Chef Tom Colicchio to Host New MSNBC Show on Food Policy Reform
Chef Tom Colicchio may be best known as the head judge on Bravo's "Top Chef," owner of a chain of restaurants and host of the new show, "Best New Restaurant." But the renowned chef is also dedicated to food policy reform. He co-founded Food Policy Action in 2012 to educate the public about food policy and to pressure politicians to reform the food system.
Last week, he joined Senators Barbara Boxer and Richard Blumenthal and Representative Peter DeFazio as they reintroduced a genetic engineering food labeling bill. As if Colicchio wasn't busy enough, he announced yesterday that he will be MSNBC's first-ever food correspondent. He will also host his own weekly show, "Stirring the Pot," on MSNBC's new online channel Shift this spring.
"This is a big deal," author Michael Pollan told the LA Times. "The fact is that people are deeply engaged by food stories, whether about food safety, nutrition, hunger, animal welfare, public health or the environment. Tom has a sufficiently broad grasp of the issues to connect the dots between food and all these issues."
Even before the show has begun, Colicchio has already started "stirring the pot." In his interview announcing his new position, he laments how "some members of Congress are pushing back on the standards for school lunch." Colicchio says, "I've spent some time in some school lunchrooms where the food is actually really good, and so I would love to challenge Congress to look at what school lunch can be."
His solution for the impasse in Congress: "they need to sit down around the table and have a good meal. They need to break bread and have a discussion."
It's not only Congress that needs to sit down, eat a meal and talk about food. Everyone needs to. "Sitting down and asking questions about food is something that is missing right now," says Colicchio. "If you look at the last election, food never came up. Hunger barely came up. So let's have this discussion. Let's talk about food."
He also went on The Rachel Maddow Show yesterday to talk about the state of our food system. The chef applauded Michelle Obama's efforts to get Americans, especially children, to eat healthier. He says, "she's done such a great job," especially in "broadening her audience" by using a variety of media, including talk shows, TV programs geared towards children and viral videos.
He says the problem, though, is deeper than just raising awareness about eating healthy food. "Fruits and vegetables are typically more expensive than processed foods," so how do you help people who are trying to eat better but can't afford fresh produce, says Colicchio. "That has to go to policy."
If you look at subsidies, 85 percent of the $25 billion worth of subsidies goes to commodity crops, according to Colicchio. Fifteen percent goes to meat and dairy. One percent goes to specialty crops, which includes fruits and vegetables. "So there has to be a policy change to make those more affordable," Colicchio says, because our food policies don't support the dietary guidelines set by our own government.
The chef points out that a lot of stories we hear about in the news are really food stories. The Deepwater Horizon oil spill is a food story because "it affects the food chain, the fisheries and people's livelihoods that rely on those fisheries." Same goes for the "overuse of pesticides, which leach into the waterways and create a dead zone in the Gulf. Another food story."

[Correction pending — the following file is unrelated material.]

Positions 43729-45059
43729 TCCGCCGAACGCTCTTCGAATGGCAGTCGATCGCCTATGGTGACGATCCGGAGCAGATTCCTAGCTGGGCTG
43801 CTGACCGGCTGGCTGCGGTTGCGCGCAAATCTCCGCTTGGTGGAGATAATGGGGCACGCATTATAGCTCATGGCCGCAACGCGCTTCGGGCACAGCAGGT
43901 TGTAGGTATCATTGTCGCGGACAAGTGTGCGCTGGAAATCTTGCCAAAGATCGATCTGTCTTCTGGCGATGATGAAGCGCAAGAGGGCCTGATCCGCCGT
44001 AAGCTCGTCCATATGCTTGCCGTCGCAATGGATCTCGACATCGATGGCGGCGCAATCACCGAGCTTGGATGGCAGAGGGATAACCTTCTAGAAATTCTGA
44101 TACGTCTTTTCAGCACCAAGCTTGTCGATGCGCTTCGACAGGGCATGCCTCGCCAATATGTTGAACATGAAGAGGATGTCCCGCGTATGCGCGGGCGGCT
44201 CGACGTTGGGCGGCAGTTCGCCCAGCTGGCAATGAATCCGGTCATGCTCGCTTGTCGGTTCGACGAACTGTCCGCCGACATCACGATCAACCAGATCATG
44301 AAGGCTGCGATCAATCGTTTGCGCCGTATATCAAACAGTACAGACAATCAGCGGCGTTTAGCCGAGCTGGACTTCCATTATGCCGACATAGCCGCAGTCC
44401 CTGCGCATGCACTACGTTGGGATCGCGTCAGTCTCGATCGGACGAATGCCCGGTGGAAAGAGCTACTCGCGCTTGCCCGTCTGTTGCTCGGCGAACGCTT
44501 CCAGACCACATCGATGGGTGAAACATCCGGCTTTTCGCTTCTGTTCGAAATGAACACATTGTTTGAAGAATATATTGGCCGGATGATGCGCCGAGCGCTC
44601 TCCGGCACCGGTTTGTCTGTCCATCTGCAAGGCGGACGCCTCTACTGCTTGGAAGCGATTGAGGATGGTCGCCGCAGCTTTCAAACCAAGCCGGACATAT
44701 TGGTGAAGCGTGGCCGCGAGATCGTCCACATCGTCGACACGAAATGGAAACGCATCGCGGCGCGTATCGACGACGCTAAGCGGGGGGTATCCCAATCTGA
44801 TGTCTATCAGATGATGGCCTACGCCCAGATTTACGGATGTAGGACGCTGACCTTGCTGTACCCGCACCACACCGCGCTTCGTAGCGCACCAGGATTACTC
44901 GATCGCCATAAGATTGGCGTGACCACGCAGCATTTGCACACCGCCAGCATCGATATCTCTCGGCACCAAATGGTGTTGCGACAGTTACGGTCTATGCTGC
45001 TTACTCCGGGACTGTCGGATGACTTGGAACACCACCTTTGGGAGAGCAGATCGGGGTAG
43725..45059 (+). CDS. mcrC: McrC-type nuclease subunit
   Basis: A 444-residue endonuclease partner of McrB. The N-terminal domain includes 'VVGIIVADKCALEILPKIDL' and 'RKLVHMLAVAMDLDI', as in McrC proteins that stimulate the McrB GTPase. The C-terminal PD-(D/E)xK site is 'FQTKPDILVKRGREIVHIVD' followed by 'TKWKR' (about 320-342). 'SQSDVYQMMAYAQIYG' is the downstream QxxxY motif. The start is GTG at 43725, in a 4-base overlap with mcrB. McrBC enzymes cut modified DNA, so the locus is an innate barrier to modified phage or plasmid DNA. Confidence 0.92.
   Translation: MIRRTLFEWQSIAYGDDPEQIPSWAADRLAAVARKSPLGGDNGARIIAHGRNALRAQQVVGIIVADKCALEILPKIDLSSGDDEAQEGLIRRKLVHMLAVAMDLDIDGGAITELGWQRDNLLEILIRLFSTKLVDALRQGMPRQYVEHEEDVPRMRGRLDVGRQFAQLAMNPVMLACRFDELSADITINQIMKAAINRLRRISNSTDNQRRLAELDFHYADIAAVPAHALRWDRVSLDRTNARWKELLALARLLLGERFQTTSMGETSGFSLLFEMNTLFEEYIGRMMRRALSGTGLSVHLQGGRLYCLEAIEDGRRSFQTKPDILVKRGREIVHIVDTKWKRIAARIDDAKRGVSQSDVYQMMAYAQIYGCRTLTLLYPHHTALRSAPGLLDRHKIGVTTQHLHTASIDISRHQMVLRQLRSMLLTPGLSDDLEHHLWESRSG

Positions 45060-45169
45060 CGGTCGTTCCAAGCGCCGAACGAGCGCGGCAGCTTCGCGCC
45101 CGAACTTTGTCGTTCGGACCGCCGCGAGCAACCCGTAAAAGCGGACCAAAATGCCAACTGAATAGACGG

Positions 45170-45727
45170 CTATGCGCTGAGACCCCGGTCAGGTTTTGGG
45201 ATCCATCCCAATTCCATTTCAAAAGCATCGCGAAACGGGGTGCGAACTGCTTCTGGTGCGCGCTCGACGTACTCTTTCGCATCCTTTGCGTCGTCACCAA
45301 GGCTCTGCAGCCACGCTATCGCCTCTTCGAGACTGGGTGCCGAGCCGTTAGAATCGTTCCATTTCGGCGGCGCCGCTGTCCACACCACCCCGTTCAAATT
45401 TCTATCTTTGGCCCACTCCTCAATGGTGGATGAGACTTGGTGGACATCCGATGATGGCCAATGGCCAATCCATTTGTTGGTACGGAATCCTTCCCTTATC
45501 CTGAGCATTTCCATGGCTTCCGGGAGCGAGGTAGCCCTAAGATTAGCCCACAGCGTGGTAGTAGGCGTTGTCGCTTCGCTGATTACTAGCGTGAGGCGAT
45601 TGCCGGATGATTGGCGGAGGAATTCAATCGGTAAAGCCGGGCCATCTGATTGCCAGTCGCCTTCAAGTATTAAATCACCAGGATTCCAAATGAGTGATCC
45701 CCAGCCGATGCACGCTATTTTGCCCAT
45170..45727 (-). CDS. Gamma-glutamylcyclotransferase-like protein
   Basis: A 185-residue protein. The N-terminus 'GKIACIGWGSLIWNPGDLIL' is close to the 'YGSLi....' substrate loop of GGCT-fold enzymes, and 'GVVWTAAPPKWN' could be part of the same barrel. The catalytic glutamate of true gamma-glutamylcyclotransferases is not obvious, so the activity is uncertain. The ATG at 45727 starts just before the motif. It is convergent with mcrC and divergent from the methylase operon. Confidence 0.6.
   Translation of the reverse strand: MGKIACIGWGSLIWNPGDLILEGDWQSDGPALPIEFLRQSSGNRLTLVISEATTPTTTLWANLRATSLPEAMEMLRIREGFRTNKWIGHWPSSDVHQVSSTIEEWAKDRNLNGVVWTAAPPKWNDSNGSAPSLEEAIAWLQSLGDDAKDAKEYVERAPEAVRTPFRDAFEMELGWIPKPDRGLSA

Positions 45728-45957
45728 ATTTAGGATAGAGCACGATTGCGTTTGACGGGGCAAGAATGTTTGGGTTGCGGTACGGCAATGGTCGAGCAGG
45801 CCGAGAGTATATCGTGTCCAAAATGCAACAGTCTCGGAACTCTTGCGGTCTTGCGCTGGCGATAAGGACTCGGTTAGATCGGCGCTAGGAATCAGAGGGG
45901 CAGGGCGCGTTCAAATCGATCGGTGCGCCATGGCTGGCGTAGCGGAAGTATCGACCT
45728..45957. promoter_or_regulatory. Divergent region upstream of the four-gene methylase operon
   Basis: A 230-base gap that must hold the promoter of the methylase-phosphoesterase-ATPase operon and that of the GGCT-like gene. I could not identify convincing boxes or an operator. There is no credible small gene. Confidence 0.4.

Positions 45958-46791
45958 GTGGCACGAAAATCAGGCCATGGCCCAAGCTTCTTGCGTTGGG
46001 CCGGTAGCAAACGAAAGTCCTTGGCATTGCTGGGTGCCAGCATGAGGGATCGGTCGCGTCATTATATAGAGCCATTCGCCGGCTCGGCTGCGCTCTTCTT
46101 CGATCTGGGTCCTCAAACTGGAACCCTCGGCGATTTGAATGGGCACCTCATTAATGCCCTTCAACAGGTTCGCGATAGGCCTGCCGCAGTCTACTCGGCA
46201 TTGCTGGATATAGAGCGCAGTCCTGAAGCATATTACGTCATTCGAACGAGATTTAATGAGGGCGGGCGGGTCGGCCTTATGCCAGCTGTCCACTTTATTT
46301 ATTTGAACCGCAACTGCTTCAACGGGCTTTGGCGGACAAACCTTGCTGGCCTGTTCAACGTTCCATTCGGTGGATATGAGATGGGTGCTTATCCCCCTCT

"People are ready for that next conversation about food," says Colicchio. "People want to know what's in their food, they want to understand food safety, they want to understand social and economic issues around food and they want to fix hunger problems."
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California is bracing for rare January wildfires this week amid damaging Santa Ana winds coupled with unusually hot and dry winter weather.
High winds, gusting up to 80- to 90 miles per hour in some parts of the state, are expected to last through Wednesday evening. Nearly the entire state has been in a drought for months, according to the U.S. Drought Monitor, which, alongside summerlike temperatures, has left vegetation dry and flammable.
Utilities Southern California Edison and PG&E, which serves the central and northern portions of the state, warned it may preemptively shut off power to hundreds of thousands of customers to reduce the risk of electrical fires sparked by trees and branches falling on live power lines. The rare January fire conditions come on the heels of the worst wildfire season ever recorded in California, as climate change exacerbates the factors causing fires to be more frequent and severe.
California is also experiencing the most severe surge of COVID-19 cases since the beginning of the pandemic, with hospitals and ICUs over capacity and a stay-at-home order in place. Wildfire smoke can increase the risk of adverse health effects due to COVID, and evacuations forcing people to crowd into shelters could further spread the virus.
As reported by AccuWeather:
In the atmosphere, air flows from high to low pressure. The setup into Wednesday is like having two giant atmospheric fans working as a team with one pulling and the other pushing the air in the same direction.
Normally, mountains to the north and east of Los Angeles would protect the downtown which sits in a basin. However, with the assistance of the offshore storm, there will be areas of gusty winds even in the L.A. Basin. The winds may get strong enough in parts of the basin to break tree limbs and lead to sporadic power outages and sparks that could ignite fires.
"Typically, Santa Ana winds stay out of downtown Los Angeles and the L.A. Basin, but this time, conditions may set up just right to bring 30- to 40-mph wind gusts even in those typically calm condition areas," said AccuWeather Senior Meteorologist Mike Doll.
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